ONE-MAN WRECKING CREW


By John Antonik for WVUsports.com
May 17, 2011 11:29 AM
It was a strike year in the NFL (sound familiar?) and Houston Oilers rookie quarterback Oliver Luck had a little extra time on his hands, so he hopped in his car and drove from his parent’s home in Cleveland over to Pittsburgh to catch the Backyard Brawl being played at Pitt Stadium.

The year was 1982 and both teams were highly ranked – Pitt at No. 2 in the country with quarterback Dan Marino and West Virginia knocking on the doorstep of the Top 10 following big wins over Oklahoma and Maryland.

“I remember we had a good team that year coming off the Peach Bowl and the Oklahoma game, and going up there standing on the sidelines and watching Talley … he was just a one-man wrecking crew,” Luck recalled.

Luck rarely made it a habit to watch one particular player, usually focusing his attention on the offense being a quarterback, but the way his old Mountaineer teammate was playing against all those Pitt Panther first-rounders forced him to take notice, sort of like a bright light attracting a bunch of bugs.

“I remember thinking to myself, because I was playing pro ball and I had an eye for pro players, and I’m thinking, ‘Yeah he’s going to be a hell of an NFL player.’ I never really watched individual players that much because you don’t really watch your teammates,” Luck said.

Good players know good players and Talley was all of that, first at West Virginia and later in the NFL with the Buffalo Bills.

Luck and Talley were both from Cleveland and came to WVU in the same recruiting class. Plus, both were severely undersized when they arrived in Morgantown.

“He came in like me at 175, 180 pounds or whatever,” Luck laughed. “Darryl was not a highly recruited player. He was undersized. We always used to joke that his parents didn’t feed him and (younger brother) John took all of the food.”

Luck credits Coach Frank Cignetti and Northeastern Ohio recruiter Gary Stevens for discovering Talley.

“They took a kid that not a lot of other schools recruited,” Luck pointed out. “Shaw High School wasn’t a football hotbed like St. Edwards, St. Ignatius or Glenville. They recognized something in Darryl.”

Luck, a former pro football executive and now West Virginia University’s Director of Athletics, believes the year Talley redshirted in 1978 might have been the key to his future football development.

“I may be remembering this incorrectly, but when Darryl was redshirted I think it was one of the first classes when coaches were really starting to redshirt kids,” Luck said. “His draft class (1983) included several guys that had been redshirted, and it was almost as if there were two groups of players. My draft class (1982) wasn’t anywhere near the caliber of that draft class.”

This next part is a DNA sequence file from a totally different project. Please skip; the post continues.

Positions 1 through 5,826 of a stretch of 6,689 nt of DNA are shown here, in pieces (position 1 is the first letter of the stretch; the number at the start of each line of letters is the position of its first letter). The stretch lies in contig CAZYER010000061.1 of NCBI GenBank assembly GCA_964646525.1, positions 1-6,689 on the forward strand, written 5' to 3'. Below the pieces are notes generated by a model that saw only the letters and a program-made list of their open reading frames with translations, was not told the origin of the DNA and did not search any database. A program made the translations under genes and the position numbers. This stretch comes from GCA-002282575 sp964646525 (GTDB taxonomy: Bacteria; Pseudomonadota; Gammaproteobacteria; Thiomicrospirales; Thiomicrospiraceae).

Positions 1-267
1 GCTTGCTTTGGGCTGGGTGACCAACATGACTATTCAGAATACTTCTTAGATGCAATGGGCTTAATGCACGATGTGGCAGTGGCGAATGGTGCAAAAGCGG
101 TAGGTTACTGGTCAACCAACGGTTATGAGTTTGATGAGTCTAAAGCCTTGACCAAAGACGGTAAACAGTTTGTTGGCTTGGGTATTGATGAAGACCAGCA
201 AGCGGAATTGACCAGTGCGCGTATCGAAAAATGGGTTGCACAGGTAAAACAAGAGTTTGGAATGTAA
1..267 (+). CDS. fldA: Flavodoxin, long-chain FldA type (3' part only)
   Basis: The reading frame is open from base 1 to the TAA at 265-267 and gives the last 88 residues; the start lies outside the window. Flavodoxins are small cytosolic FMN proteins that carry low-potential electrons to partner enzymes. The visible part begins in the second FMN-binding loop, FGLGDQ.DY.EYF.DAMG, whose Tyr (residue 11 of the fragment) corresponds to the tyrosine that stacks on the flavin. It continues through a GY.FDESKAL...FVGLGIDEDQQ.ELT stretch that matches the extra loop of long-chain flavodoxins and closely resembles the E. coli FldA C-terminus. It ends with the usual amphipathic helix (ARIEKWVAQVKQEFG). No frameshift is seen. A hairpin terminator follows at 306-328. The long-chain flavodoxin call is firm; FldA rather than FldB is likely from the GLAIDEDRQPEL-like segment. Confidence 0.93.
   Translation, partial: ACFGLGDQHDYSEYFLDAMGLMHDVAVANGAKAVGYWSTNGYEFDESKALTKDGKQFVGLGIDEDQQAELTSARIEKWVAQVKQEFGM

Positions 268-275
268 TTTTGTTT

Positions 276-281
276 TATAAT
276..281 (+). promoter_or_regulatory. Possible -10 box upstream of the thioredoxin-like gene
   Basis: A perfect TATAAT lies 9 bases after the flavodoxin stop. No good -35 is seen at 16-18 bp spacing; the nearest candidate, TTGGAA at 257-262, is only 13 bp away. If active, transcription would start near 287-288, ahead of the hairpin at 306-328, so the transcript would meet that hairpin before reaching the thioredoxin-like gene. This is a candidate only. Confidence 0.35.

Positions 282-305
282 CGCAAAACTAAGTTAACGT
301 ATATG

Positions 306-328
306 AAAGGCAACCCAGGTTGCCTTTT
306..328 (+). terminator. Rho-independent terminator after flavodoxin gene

In fact, some believe Talley’s draft class in 1983 with John Elway, Eric Dickerson and Curt Warner going one, two and three, and quarterback Dan Marino slipping all the way down to No. 27 was one of the best draft classes in NFL history.

Talley, a sure fire first-rounder in most years, was the 39th pick. Still, Talley’s timing was pretty good because that was the year after linebacker Lawrence Taylor blew up playing for the New York Giants.

“He was as quick as Lawrence Taylor,” Luck recalled. “He didn’t have the size that Taylor had, but I thought he was as quick with his first step and kind of getting low the way the guys do now with the way they almost touch the ground coming around the edge.

“The game began to change when you had guys that you had to scheme around. He played with some pretty good linebackers up in Buffalo.”

What Talley did with those outstanding teams in Buffalo was often lost because the Bills had so many great players during their run of five consecutive AFC championship game appearances – a feat that will likely never be duplicated again.

“He played in a tough market up there,” said Luck. “That kind of run you are not going to see anymore given the parity in the NFL.”

Talley’s election into the College Football Hall of Fame is yet another sign that Mountaineer football is positioned among the top programs in the sport.

“It validates a couple of things,” said Luck. “One, it validates what Coach Nehlen said about Frank stockpiling some pretty good players. Secondly, I think it validates what Don was able to do in those early years when I think we had some pretty good talent but we didn’t have any depth.

“Well, he took those guys and we started knocking off Florida and Oklahoma, and beating Penn State finally, and it validates for me the fact that Nehlen built the foundation for this program. People took notice and remembered that.”



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